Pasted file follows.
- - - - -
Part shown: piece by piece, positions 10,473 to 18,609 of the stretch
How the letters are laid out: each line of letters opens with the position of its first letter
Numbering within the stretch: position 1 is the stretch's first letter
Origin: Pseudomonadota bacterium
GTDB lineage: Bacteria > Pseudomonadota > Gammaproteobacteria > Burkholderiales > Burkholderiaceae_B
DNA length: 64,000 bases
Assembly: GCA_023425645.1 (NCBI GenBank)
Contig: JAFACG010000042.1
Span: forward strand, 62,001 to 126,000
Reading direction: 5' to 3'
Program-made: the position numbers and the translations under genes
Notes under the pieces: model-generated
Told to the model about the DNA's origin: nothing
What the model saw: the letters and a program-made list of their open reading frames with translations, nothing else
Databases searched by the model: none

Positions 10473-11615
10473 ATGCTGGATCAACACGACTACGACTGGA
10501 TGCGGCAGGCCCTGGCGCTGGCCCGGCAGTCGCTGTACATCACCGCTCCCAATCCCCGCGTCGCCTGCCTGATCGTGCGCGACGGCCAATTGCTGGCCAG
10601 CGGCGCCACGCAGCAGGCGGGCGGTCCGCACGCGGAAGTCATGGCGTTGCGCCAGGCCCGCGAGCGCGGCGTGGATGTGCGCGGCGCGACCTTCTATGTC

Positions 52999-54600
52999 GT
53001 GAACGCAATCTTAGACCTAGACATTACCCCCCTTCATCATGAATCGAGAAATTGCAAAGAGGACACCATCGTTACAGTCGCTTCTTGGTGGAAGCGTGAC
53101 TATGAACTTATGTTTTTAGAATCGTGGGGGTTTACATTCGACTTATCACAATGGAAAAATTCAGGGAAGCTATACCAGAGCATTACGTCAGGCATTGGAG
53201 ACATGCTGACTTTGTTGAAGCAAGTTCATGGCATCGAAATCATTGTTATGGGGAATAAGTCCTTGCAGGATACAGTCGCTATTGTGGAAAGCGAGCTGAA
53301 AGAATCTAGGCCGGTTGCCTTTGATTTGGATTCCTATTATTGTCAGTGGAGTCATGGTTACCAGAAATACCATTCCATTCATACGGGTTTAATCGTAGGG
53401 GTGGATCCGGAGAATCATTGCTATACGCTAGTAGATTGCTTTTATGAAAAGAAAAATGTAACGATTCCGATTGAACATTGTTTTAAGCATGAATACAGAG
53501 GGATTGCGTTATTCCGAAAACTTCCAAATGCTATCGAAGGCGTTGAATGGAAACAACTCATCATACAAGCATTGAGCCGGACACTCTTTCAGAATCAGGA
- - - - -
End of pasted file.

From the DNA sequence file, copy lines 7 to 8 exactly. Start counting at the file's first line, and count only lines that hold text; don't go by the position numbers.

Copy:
Assembly: GCA_023425645.1 (NCBI GenBank)
Contig: JAFACG010000042.1